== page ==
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Old 07-31-2009, 08:44 PM
 
Location: OKIE-Ville
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Can't remember if someone has posted this before, but it is interesting to listen to the different styles/accents of speech given regional affiliation. I thought it was pretty interesting how different (yet in an odd way similar) the Southern accents were.

If you can make it through all 4 minutes of the video with out dozing off, well done.

Here it is:
YouTube - American Accents
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Old 07-31-2009, 08:52 PM
 
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Here is a New Jersey accent:


YouTube - Vito From Jersey -- Americans traveling in Italy
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Old 07-31-2009, 10:10 PM
 
Location: OKIE-Ville
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Hahaha! His accent is definitely of that "tougher" strain.

I like it....all Tony Soprano like.
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Old 07-31-2009, 10:33 PM
 
Location: West Michigan
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The Michigan accent... a few examples


YouTube - B-93 Birthday Bash concertgoers stranded by flood waters
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Old 07-31-2009, 11:34 PM
 
Location: OKIE-Ville
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Quote:
Originally Posted by michigan83 View Post
Goodstuff!

The way the guy said "truck" was definitely different than how I would say it....I think it would be a little more drawn out with my Okie twang.

I cracked up at the girl's voice = took me back to the movie Fargo.
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Old 08-01-2009, 02:51 AM
 
Location: California
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I don't think that was a good example of a Texas accent.. I have found there to be a few different accents in Texas anyway.
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Old 08-01-2009, 05:54 AM
 
Location: West Michigan
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Quote:
Originally Posted by michigan83 View Post
The Michigan accent... a few examples
Quote:
Originally Posted by Bass&Catfish2008 View Post
Goodstuff!

The way the guy said "truck" was definitely different than how I would say it....I think it would be a little more drawn out with my Okie twang.

I cracked up at the girl's voice = took me back to the movie Fargo.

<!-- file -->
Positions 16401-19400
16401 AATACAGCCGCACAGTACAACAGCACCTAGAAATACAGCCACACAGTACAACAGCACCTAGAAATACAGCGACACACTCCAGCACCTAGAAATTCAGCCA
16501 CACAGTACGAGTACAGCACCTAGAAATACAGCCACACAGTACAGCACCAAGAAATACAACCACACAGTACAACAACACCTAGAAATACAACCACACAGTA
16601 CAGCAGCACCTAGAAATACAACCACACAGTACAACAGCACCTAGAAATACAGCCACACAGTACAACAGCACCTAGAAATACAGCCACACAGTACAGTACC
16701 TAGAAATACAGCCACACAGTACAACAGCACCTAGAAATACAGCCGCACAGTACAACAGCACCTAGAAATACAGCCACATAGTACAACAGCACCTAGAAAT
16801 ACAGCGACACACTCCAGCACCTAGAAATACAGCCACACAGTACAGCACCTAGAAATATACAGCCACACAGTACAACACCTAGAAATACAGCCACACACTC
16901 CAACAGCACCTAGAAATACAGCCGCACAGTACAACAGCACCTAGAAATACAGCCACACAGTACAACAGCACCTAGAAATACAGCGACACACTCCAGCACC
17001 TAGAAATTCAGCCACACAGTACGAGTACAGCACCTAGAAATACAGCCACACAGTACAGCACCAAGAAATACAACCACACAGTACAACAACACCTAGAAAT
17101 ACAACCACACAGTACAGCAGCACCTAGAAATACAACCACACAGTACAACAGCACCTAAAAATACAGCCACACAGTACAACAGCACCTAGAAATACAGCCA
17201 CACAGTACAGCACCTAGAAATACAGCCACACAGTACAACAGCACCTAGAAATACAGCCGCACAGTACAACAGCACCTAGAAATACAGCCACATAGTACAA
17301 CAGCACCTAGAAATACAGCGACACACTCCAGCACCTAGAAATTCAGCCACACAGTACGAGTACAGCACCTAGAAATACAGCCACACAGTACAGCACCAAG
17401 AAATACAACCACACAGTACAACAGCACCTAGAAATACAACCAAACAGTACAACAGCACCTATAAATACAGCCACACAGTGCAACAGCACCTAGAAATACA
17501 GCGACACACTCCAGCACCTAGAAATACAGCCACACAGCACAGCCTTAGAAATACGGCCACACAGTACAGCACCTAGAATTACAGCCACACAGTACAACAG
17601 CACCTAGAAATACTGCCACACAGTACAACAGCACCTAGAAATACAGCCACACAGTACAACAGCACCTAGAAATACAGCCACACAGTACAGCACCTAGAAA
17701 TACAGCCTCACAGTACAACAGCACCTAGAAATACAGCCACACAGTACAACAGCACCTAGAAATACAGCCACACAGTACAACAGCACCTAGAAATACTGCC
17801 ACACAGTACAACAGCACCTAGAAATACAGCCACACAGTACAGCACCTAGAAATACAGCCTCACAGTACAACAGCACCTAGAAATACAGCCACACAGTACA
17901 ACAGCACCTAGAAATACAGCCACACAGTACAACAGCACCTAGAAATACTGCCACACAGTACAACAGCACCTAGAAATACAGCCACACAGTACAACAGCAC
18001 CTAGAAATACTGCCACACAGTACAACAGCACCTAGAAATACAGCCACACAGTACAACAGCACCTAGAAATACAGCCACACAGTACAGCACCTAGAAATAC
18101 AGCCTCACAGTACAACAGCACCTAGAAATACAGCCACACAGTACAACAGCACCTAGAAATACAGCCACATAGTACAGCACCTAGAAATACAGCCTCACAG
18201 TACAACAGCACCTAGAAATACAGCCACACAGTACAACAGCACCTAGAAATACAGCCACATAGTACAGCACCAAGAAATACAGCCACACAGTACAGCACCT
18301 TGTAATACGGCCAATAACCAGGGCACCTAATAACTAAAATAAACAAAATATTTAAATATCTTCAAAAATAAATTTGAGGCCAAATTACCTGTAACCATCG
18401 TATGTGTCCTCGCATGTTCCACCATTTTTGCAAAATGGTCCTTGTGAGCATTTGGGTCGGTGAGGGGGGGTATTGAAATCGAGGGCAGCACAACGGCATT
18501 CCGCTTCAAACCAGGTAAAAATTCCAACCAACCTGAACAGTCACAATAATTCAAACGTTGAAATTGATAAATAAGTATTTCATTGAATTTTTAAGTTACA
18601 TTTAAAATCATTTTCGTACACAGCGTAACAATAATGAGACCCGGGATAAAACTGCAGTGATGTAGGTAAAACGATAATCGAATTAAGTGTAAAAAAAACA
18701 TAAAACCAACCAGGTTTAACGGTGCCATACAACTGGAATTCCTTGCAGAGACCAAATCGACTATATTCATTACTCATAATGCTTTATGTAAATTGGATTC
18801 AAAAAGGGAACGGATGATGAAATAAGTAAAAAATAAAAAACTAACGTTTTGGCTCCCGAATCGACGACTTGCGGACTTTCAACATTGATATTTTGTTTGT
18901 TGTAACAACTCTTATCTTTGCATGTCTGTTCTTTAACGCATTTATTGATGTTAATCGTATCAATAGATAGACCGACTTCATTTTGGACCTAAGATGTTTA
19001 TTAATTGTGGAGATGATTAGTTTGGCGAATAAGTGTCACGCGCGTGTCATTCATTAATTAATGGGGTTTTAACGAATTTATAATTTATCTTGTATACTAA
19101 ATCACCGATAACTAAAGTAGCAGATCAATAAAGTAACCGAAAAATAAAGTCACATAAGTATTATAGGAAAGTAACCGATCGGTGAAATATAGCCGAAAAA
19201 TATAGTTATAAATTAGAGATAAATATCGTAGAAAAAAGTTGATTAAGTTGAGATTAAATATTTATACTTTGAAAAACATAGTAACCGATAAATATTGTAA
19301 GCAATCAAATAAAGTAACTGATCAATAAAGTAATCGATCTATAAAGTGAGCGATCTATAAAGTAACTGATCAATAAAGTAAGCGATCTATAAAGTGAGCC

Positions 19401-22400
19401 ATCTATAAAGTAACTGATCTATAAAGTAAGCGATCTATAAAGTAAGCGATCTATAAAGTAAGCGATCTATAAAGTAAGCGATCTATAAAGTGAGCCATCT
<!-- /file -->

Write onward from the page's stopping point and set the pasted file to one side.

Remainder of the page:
Yep, that is West Michigan alright! I don't hear "Fargo" in there though Must be too close to home to catch it. (That video was shot an hour south of me)
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Old 08-01-2009, 08:20 AM
 
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This video shows the range of typical Central Upstate NY accents (including the commercial!). One of the women speaking is probably from a little further downstate. The older gentleman talks like many older upstaters with certain ethnic backgrounds do ("HO-tel" for "hotel")


Click here for video: Local - NewsChannel 9 WSYR

The Central NY accent is quite similar to Michigan's, except it sounds less "Fargo"-ish. (No, Michigan speakers don't sound just like they're from "Fargo," only slightly)

In Western NY they talk just a little different from CNY. A little more like Ohioans.

This is a map of the Northern Cities Vowel Shift, a particular kind of American accent group which shows that people in these areas have many things about their accents in common:

http://upload.wikimedia.org/wikipedi...owel_Shift.svg

(I salute my Michigan brothers and sisters in "flat A-ness")
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Old 08-01-2009, 08:25 AM
 
Location: Denver via Austin
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I found it interesting that there was a "General American" accent and then a "Standard". I had never thought about it before, but the accents used in the media 50 years ago are clearly different from the ones used today. When I think of the General American accent, I think of the Standard, not the one used in some of the older movies. I think that shows that our idea of what a "neutral" accent is changes over time.
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Old 08-01-2009, 09:29 AM
 
Location: New Hampshire
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Some excellent examples of Maine accents (very similar to New Hampshire accents):


YouTube - The Fair
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